Brain tumours are of various types, some are malignant (cancerous) and some are benign (non-cancerous). The malignant tumours are worrisome and can primarily start in the brain, and are known as primary brain tumours, while some of them spread from other parts of the body into the brain and are known as secondary brain tumours.
Brain tumours have a list of symptoms and signs associated with them but they vary from individual to individual depending on the type and size of the tumour as well as the part of the brain affected. Also, people with brain tumours may only experience a few symptoms associated with them and not all at once.
Here are some of the most commonly known warning signs of brain tumour:
Fluctuations in headaches
Approximately 50% of the people with brain tumours experience worsening headaches with time. Any tumour in the brain puts stress on various blood vessels as well as the sensitive nerves, resulting in new headaches or changes in your old headache patterns. Some of these changes include:
- Headaches accompanied by vomiting
- Constant headache that doesn’t seem like a migraine
- Headaches that get worse whenever you work out or cough
- Headaches that hurt more in the morning when you wake up
- Headaches that do not get better even with over-the-counter pain killers
While frequent headaches are one of the common signs of brain tumour, they don’t necessarily mean you have one. There could be many other reasons behind a headache, such as lack of sleep, proper diet or some other underlying condition. Hence, it’s essential to speak to a doctor online if you’re experiencing headaches often.
Mood swings or evident personality changes
If a tumour is located in certain parts of your cerebrum, the frontal lobe or the temporal lobe, it can affect your personality and behaviour. For instance, if you have always been patient, you can now suddenly be short-tempered, if you’ve always been happy go lucky, you can now suddenly get irked at the smallest of the things. Mood swings and personality changes are also associated with some mental disorders, substance abuse, and some other brain-related health concerns. So, it’s always wise to speak to a doctor first for the right diagnosis when you experience these symptoms.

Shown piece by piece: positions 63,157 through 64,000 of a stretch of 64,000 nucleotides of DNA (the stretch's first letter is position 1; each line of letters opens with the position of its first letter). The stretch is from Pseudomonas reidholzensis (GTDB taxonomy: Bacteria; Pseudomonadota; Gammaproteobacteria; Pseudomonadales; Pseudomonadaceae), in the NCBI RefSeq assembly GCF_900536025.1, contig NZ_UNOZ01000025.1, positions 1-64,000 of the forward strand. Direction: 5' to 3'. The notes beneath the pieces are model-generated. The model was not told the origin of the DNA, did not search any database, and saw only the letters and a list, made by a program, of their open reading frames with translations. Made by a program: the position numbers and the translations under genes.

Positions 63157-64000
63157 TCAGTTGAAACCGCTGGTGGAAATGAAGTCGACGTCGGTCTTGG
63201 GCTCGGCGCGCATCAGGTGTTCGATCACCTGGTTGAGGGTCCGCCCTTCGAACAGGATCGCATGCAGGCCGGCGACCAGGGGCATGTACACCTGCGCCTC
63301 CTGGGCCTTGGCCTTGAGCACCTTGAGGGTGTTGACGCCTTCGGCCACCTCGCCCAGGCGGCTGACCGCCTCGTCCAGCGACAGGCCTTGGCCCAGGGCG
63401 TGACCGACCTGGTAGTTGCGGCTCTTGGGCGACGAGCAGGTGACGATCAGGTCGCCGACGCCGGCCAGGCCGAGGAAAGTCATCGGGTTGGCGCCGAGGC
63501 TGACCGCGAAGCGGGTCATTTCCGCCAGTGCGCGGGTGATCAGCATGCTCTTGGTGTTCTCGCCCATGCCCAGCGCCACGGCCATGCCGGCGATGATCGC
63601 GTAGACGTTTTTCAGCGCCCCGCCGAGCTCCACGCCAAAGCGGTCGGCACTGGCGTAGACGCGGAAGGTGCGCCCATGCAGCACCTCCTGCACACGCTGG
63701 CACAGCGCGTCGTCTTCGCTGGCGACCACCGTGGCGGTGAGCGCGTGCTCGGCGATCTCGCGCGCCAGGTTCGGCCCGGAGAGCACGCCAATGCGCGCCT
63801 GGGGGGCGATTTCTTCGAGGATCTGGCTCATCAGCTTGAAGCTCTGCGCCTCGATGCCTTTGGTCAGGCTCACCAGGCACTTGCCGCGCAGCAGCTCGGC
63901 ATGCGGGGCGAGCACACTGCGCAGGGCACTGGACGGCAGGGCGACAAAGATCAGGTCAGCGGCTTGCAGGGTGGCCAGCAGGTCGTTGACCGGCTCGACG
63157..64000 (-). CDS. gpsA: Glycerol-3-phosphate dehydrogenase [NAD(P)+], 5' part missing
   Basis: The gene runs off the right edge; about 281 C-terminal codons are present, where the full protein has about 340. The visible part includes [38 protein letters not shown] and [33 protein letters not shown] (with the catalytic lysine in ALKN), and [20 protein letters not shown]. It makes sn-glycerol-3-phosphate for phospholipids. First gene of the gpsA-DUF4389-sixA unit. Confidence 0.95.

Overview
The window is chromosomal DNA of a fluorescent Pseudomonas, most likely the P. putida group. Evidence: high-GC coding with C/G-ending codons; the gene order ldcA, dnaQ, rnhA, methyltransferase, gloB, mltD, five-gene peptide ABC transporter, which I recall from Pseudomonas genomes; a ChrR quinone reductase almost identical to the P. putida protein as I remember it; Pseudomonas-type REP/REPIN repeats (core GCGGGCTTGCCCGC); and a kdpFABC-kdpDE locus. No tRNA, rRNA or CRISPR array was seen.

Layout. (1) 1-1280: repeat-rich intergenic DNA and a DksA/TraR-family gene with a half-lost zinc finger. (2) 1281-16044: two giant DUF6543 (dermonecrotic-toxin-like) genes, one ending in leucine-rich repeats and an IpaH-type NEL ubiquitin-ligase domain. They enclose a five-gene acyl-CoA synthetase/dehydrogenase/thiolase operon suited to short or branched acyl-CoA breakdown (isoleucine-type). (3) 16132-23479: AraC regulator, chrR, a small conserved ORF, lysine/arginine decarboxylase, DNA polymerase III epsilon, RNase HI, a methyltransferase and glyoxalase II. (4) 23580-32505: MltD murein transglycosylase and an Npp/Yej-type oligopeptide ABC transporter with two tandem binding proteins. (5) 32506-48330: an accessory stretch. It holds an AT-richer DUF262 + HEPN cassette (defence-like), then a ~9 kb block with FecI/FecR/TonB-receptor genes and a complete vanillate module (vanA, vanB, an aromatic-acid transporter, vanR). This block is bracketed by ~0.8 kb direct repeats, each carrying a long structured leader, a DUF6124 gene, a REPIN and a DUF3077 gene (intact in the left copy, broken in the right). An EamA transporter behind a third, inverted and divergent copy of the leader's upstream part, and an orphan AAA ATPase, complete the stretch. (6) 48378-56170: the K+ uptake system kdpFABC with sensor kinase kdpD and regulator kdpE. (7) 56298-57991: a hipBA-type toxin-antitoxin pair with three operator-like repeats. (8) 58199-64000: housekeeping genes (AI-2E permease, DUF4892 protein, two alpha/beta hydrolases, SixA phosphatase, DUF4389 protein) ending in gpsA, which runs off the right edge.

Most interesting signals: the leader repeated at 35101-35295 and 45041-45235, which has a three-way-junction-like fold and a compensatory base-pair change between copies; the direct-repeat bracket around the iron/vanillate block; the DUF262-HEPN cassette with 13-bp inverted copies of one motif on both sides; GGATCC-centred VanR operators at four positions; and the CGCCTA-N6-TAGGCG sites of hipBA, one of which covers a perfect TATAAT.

Since brain tumours put pressure on certain nerve cells, this can meddle with your body’s electrical signals, resulting in seizures. Research says that about 50% of people who have brain tumours, experience at least one seizure. Seizures are also one of the most prominent warning signs of brain tumour. However, sometimes they can also be caused by epilepsy, drug withdrawal and other neurological issues.
Persistent fatigue is also one of the common signs associated with a brain tumour. It’s often combined with a loss of focus, irritable behaviour, feeling of weakness in the limbs, irregular sleep patterns, etc. That being said, fatigue is also caused by other conditions like anaemia, vitamin deficiencies, autoimmune diseases, dehydration, and other neurological conditions.
Confusion and memory loss
A tumour in the frontal or temporal lobe can cause problems with your memory while a tumour in the frontal or parietal lobe can affect your decision-making and reasoning functions. For instance, more than often you may feel like it’s too hard to focus and you get easily distracted, you forget something that just happened, you’re confused even about the simplest of the things, etc. However, mild cognitive issues like these can also be a result of vitamin deficiencies, psychiatric illnesses, side-effects of chemotherapy, and other medications.
Speech difficulties and vision disturbances
Tumours in the brain can cause vision abnormalities and affect one’s communication skills. Issues with speech, reading, and writing are prominent symptoms associated with a brain tumour. This is especially if the tumour is located on the left side of the brain since the language-set dwells in this part of the brain. In some cases where the tumour exists in the back of the brain, blurry or double vision appears as a sign associated with a brain tumour. However, these symptoms can also be caused by neurological disorders and stroke.
Numbness and weakness of limbs
At times, brain tumours cause some numbness and tingling in the hands and feet. As your body fights the tumour, there’s some amount of weakness of the limbs that are experienced due to the pressure effects of the tumour over the surrounding brain tissue.
It goes without saying that regular health checks and speaking to a neurologist are a must if you experience any of these symptoms. Knowing the cause behind your symptoms and the right diagnosis at the right time will certainly make your treatment options better and easier.
For any health concerns, you can speak to a doctor online right away on MFine.